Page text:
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Time to pause and ponder and reflect upon the passage of time, since the introduction of the infamous banning of the Hunting with Hounds Act. It is now widely agreed that this ban was promoted by ignorance and stupidity in the main.

There is now a vacuum which has caused pain, disillusionment and economic problems related to rural industries and livelihoods.

Is it not strange that despite the vast quantity of money spent on education that we have buggery across the spectrum? Consider the appalling state of affairs where governments are now stepping in to quell the visas behaviour of individuals at football games, cumulating in the latest idea of providing government money i.e. rate payers money - to assist football clubs from economic disaster.

Yet, on the opposite end of the scale we had hunts supported throughout the ages, financed solely by subscribers and foot followers of the hunt. At no time has any government been approached to assist in the financial running of the numerous hunts. Prior to the ban the media thought fit to interview and broadcast a conversation with a so called academic, i.e. a professor, who made the classic statement to the fact that hunting with Hounds was not economical. This is a further installation of the rubbish which has been expounded and still is regarding the matter of hunting with hounds.

It can only be hoped that strenuous efforts being made by responsible organisation to have this Bill banned.

It is somewhat depressing that so called responsible members of the community have been swept up with the outrageous incorrect statements made by anti-hunting people. Possibly a classic example of this is the statement and I quote "The tare the fox to bits" the implication of this statement suggests that the fox is torn apart whilst still alive.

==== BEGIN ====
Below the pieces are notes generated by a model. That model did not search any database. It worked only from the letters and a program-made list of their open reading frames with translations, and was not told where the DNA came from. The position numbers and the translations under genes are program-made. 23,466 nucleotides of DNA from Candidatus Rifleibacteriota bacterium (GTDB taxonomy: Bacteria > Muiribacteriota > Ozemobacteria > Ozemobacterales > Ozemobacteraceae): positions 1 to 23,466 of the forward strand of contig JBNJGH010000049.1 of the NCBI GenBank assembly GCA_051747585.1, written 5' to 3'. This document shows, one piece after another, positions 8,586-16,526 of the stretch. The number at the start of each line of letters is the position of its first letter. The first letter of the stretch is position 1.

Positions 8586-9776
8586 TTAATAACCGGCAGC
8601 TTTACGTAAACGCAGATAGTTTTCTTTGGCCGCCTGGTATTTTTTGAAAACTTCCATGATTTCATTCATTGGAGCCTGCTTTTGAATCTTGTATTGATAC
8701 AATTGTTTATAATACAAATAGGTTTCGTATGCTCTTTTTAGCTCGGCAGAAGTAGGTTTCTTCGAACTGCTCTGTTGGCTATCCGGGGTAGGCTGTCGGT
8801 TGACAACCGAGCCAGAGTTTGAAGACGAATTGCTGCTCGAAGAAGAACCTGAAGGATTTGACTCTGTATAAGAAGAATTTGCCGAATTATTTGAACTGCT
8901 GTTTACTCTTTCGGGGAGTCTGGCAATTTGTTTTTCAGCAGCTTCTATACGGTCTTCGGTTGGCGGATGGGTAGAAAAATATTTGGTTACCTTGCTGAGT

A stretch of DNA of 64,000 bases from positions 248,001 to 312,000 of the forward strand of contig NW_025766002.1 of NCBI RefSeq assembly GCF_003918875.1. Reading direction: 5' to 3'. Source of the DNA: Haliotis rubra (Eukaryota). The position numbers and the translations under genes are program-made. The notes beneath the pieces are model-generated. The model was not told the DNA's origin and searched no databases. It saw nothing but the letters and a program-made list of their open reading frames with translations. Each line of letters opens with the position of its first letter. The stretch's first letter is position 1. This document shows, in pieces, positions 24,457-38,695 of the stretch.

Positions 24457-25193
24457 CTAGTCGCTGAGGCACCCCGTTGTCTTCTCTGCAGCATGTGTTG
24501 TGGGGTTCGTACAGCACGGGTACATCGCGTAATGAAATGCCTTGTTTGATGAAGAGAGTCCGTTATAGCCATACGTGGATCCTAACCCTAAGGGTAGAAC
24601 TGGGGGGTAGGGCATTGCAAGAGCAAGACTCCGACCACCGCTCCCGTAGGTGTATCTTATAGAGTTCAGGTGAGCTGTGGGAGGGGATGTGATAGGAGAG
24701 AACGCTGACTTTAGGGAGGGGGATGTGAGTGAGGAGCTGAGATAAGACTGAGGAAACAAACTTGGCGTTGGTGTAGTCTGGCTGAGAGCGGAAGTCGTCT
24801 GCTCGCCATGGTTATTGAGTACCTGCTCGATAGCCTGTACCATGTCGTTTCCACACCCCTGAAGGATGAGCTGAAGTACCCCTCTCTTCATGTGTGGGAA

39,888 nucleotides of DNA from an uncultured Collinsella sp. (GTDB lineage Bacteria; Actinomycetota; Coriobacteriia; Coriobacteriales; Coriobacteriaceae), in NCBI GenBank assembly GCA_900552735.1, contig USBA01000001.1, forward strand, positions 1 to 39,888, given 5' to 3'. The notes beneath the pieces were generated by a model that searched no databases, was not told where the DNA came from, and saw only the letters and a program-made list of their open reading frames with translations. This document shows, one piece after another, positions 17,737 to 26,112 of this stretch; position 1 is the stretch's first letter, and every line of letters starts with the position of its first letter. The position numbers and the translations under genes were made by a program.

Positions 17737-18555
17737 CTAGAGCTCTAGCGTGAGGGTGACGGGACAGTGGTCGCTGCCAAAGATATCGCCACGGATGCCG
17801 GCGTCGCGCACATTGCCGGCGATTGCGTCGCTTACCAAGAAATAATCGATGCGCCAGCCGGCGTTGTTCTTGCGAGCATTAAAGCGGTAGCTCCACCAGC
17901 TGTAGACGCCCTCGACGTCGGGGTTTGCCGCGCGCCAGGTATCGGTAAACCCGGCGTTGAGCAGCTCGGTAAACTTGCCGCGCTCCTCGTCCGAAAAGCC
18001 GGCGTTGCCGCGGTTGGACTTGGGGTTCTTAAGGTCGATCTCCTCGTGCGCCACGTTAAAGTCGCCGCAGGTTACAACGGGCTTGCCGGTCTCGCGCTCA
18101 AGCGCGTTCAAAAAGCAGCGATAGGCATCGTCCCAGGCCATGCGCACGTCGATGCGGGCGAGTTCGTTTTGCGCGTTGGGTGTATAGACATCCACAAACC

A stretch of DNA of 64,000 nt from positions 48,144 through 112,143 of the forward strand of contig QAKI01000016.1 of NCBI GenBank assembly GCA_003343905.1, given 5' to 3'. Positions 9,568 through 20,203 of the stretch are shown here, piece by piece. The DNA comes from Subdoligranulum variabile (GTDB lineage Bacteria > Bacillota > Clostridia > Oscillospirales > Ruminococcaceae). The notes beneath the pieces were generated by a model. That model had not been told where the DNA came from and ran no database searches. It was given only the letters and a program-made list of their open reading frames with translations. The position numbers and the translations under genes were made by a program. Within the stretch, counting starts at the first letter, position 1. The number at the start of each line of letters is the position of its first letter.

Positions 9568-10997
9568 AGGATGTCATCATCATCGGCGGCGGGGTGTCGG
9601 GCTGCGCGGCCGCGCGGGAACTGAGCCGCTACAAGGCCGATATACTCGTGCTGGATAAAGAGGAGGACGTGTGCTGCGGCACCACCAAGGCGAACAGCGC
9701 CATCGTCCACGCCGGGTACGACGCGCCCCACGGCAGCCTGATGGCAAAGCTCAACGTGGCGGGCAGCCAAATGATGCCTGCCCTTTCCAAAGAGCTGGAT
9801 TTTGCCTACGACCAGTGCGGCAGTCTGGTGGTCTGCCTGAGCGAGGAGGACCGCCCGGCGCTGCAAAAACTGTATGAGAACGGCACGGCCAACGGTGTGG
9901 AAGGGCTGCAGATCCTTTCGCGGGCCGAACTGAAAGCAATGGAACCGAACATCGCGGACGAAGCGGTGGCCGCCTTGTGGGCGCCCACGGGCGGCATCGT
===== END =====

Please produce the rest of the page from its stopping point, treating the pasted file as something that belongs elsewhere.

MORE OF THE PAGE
When the fox is killed the carcass is then given to the hounds as a reward for their endeavours. Another outrageous example is the statement "these people in their red coats, careering across private land, smashing fences regardless. It is questionable whether there is another human activity which has very strict rules of conduct, yet this fact is totally ignored.

Probably the classic tragedy of this saga is the introduction of the Parliamentary Emergency Act which was used to put the ban to the House of Commons.

A further point, showing the sublimed ignorance is the fact that a number of independence surveys were conducted prior to the ban with a command denominator that the most effective and humane method of controlling foxes was by hounds.

It is of great concern that so called responsible people with tremendous power at their finger tips can blythfully ignore all the facts known to man and thereby causing destruction.

One would have thought that under a democracy, such as ours, that knowledge and integrity together with responsibility would prevail and not be destroyed.

One can only hope that a light is appearing at the end of the tunnel and sanity will return.

Douglas Steen.


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